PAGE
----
Trading Iron Condors IV. The Debit Spread Adjustment

This series of posts represents a collection of my thoughts that I plan to use for a course on trading iron condors.

Today I’ll tackle another risk management technique: buying a debit spread to reduce the risk of owning an iron condor position.


The underlying asset has moved too far in one direction and our position is uncomfortably long (as the market is declining) or short (as the market is rising).

    Note to beginners: If you are not yet aware, owning positions with negative gamma results in your option position gaining positive deltas during a decline and negative deltas when the market rallies. In other words, negative gamma results in monetary losses when the market moves too far. To compensate the trader who has negative gamma, these positions have positive theta and gain in value as time passes.

The debit spread as a risk-reducing adjustment

To pick up some positive deltas (when too short), the trader can buy a call spread.
To pick up some negative deltas (when too long), the trader can buy a put spread.

    Note #1. Yes, the trader can sell a put spread instead of buying a call spread. Yes, the trader can sell a call spread instead of buying a put spread. However, the position is often easier to comprehend when this type of adjustment is made by buying the debit spread.

    Note #2. When ‘buying’ a spread, we buy the more expensive (higher delta) option.

The Trade

Before making this trade, certain points must be understood:

  • The trade provides limited protection and is useful when you are not concerned with the big move.
  • Buy FEWER debit spreads. In other words, if short 10 call spreads, buy 2-3 debit spreads.
  • The spread bought should always (this is an opinion, not a scientifically proven fact) use strike prices that are less far out of the money than the position being adjusted.
  • Example:


    The trader is short the Dec INDX 1700/1710 call spread.
    To adjust, buy any of these spreads:

    1. Dec 1680/1690 (least costly ‘clean’ trade) [clean = no overlapping trades]
    2. Dec 1670/1680; 1660/1670; etc. Going too far away from the short position increases cost beyond an acceptable level.
    3. 1690/1700. This buys back some of your current short option. That is acceptable. Do not go out of your way to avoid making this trade. There is nothing wrong with it.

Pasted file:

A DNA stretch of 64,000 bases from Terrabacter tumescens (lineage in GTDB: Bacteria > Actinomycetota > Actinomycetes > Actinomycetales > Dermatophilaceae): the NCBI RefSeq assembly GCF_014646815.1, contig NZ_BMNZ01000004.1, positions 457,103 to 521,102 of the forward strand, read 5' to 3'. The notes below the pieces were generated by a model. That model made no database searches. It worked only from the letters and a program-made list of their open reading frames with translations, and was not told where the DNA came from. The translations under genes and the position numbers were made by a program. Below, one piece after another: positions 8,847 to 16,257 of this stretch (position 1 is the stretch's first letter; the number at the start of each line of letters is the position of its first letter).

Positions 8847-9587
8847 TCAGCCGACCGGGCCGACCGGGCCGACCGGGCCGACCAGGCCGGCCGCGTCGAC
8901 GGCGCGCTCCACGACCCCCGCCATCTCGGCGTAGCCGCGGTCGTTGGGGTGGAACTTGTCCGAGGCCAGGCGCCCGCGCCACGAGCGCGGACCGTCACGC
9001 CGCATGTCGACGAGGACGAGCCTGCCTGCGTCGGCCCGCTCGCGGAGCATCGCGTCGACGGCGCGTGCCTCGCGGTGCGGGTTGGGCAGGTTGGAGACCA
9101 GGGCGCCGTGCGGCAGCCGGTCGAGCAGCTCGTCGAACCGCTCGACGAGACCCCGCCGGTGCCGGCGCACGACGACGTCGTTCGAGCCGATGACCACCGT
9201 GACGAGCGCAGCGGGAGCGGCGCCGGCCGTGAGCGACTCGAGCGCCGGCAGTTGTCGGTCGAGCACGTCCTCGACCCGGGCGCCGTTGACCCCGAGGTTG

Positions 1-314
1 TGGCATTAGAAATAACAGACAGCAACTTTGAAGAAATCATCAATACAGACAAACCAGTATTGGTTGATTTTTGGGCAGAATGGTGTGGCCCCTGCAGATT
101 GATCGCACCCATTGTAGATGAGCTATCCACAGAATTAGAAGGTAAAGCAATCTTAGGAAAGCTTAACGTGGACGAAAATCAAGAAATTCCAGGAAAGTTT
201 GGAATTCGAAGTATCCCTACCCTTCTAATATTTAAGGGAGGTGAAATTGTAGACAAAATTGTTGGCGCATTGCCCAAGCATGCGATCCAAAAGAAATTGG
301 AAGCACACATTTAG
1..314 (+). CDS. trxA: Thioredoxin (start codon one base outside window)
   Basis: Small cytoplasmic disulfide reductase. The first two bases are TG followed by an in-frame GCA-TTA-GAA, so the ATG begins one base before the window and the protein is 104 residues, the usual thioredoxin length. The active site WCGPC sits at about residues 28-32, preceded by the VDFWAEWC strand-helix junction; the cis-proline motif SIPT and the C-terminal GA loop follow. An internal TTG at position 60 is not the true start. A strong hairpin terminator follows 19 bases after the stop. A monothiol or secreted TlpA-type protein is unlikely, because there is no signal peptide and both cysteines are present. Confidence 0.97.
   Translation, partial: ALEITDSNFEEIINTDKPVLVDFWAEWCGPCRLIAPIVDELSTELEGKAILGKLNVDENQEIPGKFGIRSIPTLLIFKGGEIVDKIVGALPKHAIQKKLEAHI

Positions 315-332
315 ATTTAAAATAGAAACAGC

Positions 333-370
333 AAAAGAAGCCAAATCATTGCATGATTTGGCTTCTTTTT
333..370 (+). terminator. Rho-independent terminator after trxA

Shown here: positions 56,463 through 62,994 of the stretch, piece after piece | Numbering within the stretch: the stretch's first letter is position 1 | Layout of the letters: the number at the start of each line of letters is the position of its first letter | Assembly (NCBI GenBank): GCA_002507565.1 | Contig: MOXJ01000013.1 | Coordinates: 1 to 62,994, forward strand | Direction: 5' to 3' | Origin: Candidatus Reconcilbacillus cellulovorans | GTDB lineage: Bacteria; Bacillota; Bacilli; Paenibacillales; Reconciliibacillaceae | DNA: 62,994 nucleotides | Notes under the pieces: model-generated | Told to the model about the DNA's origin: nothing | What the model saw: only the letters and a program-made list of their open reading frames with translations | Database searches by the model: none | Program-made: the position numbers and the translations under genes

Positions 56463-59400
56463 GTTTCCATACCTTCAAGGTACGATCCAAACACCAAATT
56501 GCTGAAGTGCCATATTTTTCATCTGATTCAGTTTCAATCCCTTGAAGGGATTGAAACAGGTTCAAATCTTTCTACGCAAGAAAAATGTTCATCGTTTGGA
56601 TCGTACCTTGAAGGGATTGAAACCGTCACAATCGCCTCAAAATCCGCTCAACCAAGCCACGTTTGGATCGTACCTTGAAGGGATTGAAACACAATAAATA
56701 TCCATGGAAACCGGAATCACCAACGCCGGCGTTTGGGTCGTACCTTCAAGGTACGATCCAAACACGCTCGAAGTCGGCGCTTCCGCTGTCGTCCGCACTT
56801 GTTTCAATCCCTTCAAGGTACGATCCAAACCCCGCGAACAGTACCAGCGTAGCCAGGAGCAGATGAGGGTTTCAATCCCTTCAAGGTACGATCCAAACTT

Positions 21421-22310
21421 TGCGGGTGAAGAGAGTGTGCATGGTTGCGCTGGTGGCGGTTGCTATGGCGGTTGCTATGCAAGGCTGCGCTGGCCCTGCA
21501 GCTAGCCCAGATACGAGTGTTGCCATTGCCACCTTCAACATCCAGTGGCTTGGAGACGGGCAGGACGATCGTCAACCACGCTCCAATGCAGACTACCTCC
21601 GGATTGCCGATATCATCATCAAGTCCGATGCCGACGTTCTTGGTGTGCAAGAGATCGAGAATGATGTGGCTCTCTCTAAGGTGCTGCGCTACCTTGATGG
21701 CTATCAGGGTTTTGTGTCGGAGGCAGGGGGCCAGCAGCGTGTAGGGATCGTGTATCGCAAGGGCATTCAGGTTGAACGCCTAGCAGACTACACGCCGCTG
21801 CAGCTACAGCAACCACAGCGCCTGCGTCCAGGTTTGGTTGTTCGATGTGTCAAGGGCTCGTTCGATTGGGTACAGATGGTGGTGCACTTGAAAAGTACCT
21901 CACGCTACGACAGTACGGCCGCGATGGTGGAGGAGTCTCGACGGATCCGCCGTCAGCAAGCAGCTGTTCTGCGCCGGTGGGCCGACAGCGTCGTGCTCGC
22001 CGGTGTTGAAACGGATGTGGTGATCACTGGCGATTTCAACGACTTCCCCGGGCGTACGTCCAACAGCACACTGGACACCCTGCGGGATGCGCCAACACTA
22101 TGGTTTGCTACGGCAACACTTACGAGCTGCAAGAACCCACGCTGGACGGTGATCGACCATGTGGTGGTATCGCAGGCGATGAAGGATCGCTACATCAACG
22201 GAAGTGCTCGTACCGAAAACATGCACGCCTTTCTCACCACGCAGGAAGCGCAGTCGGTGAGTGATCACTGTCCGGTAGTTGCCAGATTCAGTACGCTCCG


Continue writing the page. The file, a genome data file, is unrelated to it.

4. 1700/1710. This is a position reducer because it buys back some of the current position. This is also an acceptable, often over-looked, trade adjustment.
    5. Do not use any options that is farther OTM than your current short.
  • Choose the most effective debit spread. Many times that turns out to be the spread sold earlier. That’s ok – the adjustment trade reduces position size instead of adding a new spread.

How risk is reduced

If the market continues to rise, the spread purchased as an adjustment increases in value. Because it is less far OTM than your original short call spread, this spread is never worth less that the original. In fact is it always worth more – except when both spreads are worthless or when both are worth their full value ($10 in this example).

When the market rises slowly, the debit spread adds some profit to the portfolio – and that offsets a portion of the loss resulting from the original spread. The nice part about this type of adjustment is that there is a small ‘bonus’ area in which extra profits are attainable. When we look at this risk graph, this feature is readily apparent.

Do not count on collecting those profits because they build as expiration approaches – and that is the most dangerous time to own the iron condor position.

When making any adjustment, the trader’s primary goal is to reduce risk. Yes, it’s nice when the adjustment results in extra profits (collected when we exit the position), but please make a trade that takes care of your risk situation first and be less concerned with earning extra money. The adjustment is required because the original trade is in trouble and your goal right now should be to manage this position to prevent a large loss.

Video example

Full screen video added Apr 9, 2012, 10:07AM

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